[dns-operations] Stop marking TLD's NS server as EDNS-incapable

Shane Kerr shane at time-travellers.org
Mon Mar 6 09:55:11 UTC 2017


At 2017-03-06 08:46:02 +0100
"Ralf Weber" <dns at fl1ger.de> wrote:

> Moin!
> On 6 Mar 2017, at 3:40, Davey Song wrote:
> > I concluded it here that the EDNS fallback is proposed for good. But 
> > it may
> > introduce false positives due to temporary network failure or 
> > malicious
> > manipulations. Once the name server of certain TLD like .com and .net 
> > are
> > marked EDNS-incapable , it will become a disaster for validating 
> > resolvers.  
> That highly depends on the resolver implementation, however IMHO in your
> example it is shown that DNSSEC works as intended and detects spoofing 
> of
> DNS records. Resolvers following
> 	https://tools.ietf.org/html/draft-fujiwara-dnsop-resolver-update-00
> or
> 	https://tools.ietf.org/html/rfc7816
> might produce quite different results, though they also will detect the
> DNS spoofing if they validate.

Unfortunately if an attacker can send spoofed packets and trigger the
EDNS downgrade, that will effectively prevent a resolver from using the
authority servers for some time. That seems like a cheap (for the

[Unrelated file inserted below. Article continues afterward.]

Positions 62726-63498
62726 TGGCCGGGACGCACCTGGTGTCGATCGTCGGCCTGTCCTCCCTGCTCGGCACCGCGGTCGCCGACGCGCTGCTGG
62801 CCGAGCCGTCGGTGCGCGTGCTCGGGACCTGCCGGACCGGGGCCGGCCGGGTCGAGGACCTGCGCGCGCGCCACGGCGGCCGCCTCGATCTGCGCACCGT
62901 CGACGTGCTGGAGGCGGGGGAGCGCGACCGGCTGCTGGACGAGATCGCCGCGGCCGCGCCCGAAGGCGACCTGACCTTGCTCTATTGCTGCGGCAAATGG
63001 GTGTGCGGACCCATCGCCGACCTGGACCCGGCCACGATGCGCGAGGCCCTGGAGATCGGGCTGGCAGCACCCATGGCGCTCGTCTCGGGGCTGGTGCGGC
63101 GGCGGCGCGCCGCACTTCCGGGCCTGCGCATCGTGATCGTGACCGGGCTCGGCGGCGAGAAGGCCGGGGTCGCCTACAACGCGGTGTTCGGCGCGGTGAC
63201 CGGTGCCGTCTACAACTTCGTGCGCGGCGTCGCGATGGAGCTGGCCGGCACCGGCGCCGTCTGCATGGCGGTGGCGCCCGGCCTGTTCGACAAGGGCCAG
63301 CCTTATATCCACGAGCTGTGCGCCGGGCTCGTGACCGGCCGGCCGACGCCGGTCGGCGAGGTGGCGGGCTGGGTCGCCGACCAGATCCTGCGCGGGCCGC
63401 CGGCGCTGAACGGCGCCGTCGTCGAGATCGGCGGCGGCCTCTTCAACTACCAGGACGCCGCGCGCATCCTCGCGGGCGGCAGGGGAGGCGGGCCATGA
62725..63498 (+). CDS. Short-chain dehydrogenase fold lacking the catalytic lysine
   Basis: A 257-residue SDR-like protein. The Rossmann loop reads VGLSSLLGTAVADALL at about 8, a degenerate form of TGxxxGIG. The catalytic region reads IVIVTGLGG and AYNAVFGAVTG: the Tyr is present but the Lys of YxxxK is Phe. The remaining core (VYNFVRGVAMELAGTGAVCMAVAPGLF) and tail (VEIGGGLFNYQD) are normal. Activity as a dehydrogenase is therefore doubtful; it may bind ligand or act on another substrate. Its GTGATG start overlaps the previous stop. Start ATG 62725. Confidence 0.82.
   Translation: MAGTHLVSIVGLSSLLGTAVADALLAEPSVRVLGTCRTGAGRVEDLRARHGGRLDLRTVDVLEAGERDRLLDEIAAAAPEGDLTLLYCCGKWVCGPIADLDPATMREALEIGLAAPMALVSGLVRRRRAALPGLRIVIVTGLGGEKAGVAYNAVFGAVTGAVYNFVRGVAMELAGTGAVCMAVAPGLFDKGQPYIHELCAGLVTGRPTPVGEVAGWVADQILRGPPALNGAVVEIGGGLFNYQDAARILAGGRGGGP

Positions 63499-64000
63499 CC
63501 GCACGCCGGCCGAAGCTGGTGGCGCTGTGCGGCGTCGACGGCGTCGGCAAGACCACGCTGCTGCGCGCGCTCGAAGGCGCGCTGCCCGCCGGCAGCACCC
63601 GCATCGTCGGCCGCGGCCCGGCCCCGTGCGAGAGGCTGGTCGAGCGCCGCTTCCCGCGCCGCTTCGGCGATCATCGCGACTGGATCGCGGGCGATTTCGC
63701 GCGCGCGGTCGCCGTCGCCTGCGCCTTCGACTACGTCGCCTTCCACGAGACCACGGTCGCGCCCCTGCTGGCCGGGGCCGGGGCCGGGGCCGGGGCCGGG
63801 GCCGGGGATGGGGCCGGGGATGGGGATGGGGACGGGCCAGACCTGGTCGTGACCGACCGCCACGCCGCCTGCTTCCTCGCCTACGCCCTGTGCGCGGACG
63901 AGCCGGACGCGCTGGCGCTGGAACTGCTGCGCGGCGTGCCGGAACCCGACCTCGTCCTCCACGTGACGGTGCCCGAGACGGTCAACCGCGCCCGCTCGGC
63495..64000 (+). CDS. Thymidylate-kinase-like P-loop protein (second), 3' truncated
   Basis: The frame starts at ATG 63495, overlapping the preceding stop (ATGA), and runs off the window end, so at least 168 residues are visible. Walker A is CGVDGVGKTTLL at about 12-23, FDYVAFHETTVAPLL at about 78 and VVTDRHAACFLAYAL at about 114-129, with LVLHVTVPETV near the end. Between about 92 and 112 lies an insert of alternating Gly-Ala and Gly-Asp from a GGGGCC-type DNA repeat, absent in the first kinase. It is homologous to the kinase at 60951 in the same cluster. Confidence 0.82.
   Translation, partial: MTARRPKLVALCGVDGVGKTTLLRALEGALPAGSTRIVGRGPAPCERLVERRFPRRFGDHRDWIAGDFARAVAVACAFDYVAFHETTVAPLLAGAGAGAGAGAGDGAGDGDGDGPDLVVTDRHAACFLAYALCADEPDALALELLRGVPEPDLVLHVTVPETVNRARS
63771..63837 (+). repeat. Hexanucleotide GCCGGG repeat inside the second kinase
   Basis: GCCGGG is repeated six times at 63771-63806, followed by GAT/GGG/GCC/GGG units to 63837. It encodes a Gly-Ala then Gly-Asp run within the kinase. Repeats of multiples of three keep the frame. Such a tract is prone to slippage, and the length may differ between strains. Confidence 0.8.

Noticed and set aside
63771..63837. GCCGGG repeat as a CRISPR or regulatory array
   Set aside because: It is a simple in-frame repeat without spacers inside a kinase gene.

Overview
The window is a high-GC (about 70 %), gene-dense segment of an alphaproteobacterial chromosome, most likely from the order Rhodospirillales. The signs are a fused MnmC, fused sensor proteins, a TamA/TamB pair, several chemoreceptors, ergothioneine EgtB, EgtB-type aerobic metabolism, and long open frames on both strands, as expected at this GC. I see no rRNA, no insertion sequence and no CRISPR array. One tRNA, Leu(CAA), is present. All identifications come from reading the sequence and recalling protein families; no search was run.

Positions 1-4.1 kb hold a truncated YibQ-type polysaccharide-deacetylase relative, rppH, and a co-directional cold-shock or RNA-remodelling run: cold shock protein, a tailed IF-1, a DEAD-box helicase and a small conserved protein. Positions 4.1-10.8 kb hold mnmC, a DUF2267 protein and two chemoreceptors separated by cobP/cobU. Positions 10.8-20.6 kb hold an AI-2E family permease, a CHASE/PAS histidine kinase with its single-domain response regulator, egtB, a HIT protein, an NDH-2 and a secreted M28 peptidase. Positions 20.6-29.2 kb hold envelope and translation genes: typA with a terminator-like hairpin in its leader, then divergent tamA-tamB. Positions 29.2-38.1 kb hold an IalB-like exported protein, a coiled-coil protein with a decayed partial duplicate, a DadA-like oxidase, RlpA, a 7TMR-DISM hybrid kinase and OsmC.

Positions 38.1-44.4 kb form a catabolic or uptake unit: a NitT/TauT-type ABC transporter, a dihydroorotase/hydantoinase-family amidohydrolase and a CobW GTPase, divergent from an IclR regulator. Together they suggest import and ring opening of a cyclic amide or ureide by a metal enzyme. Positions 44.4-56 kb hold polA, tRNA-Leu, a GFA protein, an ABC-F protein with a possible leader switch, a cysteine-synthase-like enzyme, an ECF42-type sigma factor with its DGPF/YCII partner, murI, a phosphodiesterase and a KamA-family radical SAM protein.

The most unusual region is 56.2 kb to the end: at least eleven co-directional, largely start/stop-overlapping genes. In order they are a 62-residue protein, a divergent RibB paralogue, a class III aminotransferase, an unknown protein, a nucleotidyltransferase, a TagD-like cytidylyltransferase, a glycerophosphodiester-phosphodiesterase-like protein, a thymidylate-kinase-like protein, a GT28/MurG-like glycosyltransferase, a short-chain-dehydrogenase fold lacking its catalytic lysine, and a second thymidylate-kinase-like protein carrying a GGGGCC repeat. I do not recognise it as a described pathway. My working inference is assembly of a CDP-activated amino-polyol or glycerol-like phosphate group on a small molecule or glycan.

attacker) and difficult to diagnose (for the defender) DoS to me.

I don't see any real way to prevent this problem other than channel
authentication though. Moving to TCP instead of disabling EDNS might be
a reasonable workaround with current technology though.

Ironically if the Great Firewall was smarter and only modified queries
going to Facebook's actual name servers then there would be no
problems. I suspect that the Chinese government is quite happy for
these operational problems with DNSSEC to encourage operators to
disable it.

> > One intuitive idea is to stop mark TLD’s NS server as 
> > EDNS-incapable, given
> > the fact that 7040 of 7060 (99.72%) of name servers support EDNS. Or 
> > we can
> > turn off the fallback function when it comes to DS record (the query 
> > back to
> > their parents).  
> So you are pushing the issue one level down. What when we see similar 
> behaviour
> in three label TLDs at the second label (co.uk)? Do you also want to 
> mark them
> special? This is just the wrong approach, as we should not make protocol
> variations depending on where we are at the DNS tree.

I tend to agree. Any special-casing will cause problems later.


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